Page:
Rummanah Aasi
 I've heard lots of great buzz surrounding Brodi Ashton's debut novel, Everneath, since last year. I've been very curious about the book, especially in how it would retell the Hades and Persephone myth which has been very popular recently. I was thrilled that the galley for the book was available on Netgalley and I was able to read it. I'd like to thank Harper Collins and Netgalley for giving me the opportunity. Everneath was released on January 24th.

Description (inside of book's panel): Last spring, Nikki Beckett vanished, sucked into an underworld known as the Everneath. Now she's returned - to her old life, her family, her boyfriend - before she's banished back to the underworld . . . this time forever. She has six months before the Everneath comes to claim her, six months for good-byes she can't find the words for, six months to find redemption, if it exists.
  Nikki longs to spend these precious months forgetting the Everneath and trying to reconnect with her boyfriend, Jack, the person most devastated by her disappearance - and the one person she loves more than anything. But there's just one problem: Cole, the smoldering immortal who enticed her to the Everneath in the first place, has followed Nikki home. Cole wants to take over the throne in the underworld and is convinced Nikki is the key to making it happen. And he'll do whatever it takes to bring her back, this time as his queen.
 As Nikki's time on the Surface draws to a close and her relationships begin slipping from her grasp, she is forced to make the hardest decision of her life: find a way to cheat fate and remain on the Surface with Jack or return to the Everneath and become Cole's queen.

Review: Everneath surprised me in many ways, all good. I had expected your average paranormal romance with an angsty heroine, an adoring love interest, and the inevitable bad boy. While the book has that, it also has a lot of depth and avoids most common tropes of the genre by exploring the consequences of choices that the characters make. In most of the paranormal romances that I've read or learned about, the choice and its associated consequences are often discussed. Impulsive decisions eventually end up being the right one and the characters have a happy ending, but what happens when you make the wrong decision? Is there a way to correct your mistake or is it too late? These questions are the foundation to Everneath and what made the book such a compelling read for me.
  Eveneath is steeped in melancholy and Greek mythology, particularly about the myths of underworld. Nikki Bennett, commonly called Becks by her loved ones, has been gone for six months in the Everneath (aka the Underworld), a place where Everlivings, immortal beings, feed off the emotions of humans to survive. Nikki has come home to say a proper good-bye to her family and friends, most of all to say good-bye to Jack, the love of her life and her best friend. Nikki has six months on the surface before the Everneath reclaims her for good to serve either as essentially their battery in the dark tunnels or to become an Everliving with Cole, the Everliving who took her.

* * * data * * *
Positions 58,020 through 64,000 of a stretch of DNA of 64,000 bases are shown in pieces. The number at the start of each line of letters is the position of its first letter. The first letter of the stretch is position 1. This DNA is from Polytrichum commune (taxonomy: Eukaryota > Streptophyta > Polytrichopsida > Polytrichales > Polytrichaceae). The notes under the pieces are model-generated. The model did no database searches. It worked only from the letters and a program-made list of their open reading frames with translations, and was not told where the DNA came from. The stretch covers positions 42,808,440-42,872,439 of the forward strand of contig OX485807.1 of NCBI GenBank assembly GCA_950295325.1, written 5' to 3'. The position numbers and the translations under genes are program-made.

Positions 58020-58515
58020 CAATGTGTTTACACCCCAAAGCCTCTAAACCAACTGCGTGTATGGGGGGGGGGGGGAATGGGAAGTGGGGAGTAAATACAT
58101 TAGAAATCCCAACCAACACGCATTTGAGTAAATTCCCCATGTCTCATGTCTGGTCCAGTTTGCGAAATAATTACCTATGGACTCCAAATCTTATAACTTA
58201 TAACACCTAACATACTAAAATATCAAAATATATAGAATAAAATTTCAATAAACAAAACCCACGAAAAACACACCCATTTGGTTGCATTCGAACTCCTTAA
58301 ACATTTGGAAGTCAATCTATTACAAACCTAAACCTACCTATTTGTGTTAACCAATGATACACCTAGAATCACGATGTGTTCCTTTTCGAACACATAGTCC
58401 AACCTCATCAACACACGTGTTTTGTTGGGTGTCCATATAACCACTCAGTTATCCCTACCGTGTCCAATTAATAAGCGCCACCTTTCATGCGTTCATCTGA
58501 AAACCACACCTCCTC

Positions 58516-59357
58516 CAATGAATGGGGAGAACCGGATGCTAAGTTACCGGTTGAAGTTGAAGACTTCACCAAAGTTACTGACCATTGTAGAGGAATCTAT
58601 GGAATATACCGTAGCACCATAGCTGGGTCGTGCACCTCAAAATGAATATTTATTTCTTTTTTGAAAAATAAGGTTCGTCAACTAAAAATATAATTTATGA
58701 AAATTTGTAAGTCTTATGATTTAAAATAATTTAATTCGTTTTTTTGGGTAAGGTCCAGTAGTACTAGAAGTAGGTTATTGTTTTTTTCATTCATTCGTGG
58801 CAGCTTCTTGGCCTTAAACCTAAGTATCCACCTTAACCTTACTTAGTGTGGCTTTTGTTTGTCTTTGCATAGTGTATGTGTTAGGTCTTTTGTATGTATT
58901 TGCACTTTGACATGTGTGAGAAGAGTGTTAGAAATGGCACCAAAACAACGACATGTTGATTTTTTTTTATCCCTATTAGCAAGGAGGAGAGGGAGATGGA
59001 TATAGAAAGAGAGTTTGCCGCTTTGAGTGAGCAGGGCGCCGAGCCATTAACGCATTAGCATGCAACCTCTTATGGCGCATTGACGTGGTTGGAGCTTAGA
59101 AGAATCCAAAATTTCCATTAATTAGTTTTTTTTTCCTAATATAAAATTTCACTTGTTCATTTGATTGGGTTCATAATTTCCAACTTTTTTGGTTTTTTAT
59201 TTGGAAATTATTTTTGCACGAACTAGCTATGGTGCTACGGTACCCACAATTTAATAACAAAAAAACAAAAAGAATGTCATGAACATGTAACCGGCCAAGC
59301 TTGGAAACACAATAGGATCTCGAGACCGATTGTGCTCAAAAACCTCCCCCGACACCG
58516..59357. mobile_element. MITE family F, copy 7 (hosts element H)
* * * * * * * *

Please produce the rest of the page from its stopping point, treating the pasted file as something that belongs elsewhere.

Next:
When the book begins, you are aware that Nikki willingly made the choice to go with Cole. The reason behind her choice is cloaked and slowly revealed throughout the story. The narrative switches between two time periods, before and after the Feed. I hadn't expected the narrative to switch, but the transition felt smoothed, well timed, and flowed nicely. 
 I wasn't sure what to think about Becks. I felt sorry for her and knew something drastic must have happened that lead her to the Everneath. As I learned more about her rough life, I really liked her. Becks is a steely, quiet girl who is not perfect and has insecurities that we all have, but what I loved most about her is that she admits her mistakes and is resolved to correct them. She took the easy way out the first time, which ended horribly and now she's ready to fight, determined to win. Ashton weaves the metaphor of drug use and addiction quite well into her story especially as we witness Becks' downward spiral.
  The romance in Everneath is done very well. I loved the fact that it wasn't an instant romance and that there is no love triangle, two plot devices in this genre that are overused constantly. Becks' relationship with Jack and Cole are very different. Each of the male characters are fleshed out. Jack is the loveable boyfriend, but he is also Becks' strongest supporter. I guess you could argue his is the angel sitting on her shoulders guiding her, representing happiness, hope, and light in her life. Damaged, yet loving and courageous he battles to keep Becks from being dragged back into the Everneath. I liked that their relationship isn’t always strong and that they work on it together. There’s so much honest emotion and history with these two characters that their relationship arc is solid and real. I ached for their story and desperately wanted to see them happy. Needless to say that I absolutely loved Jack.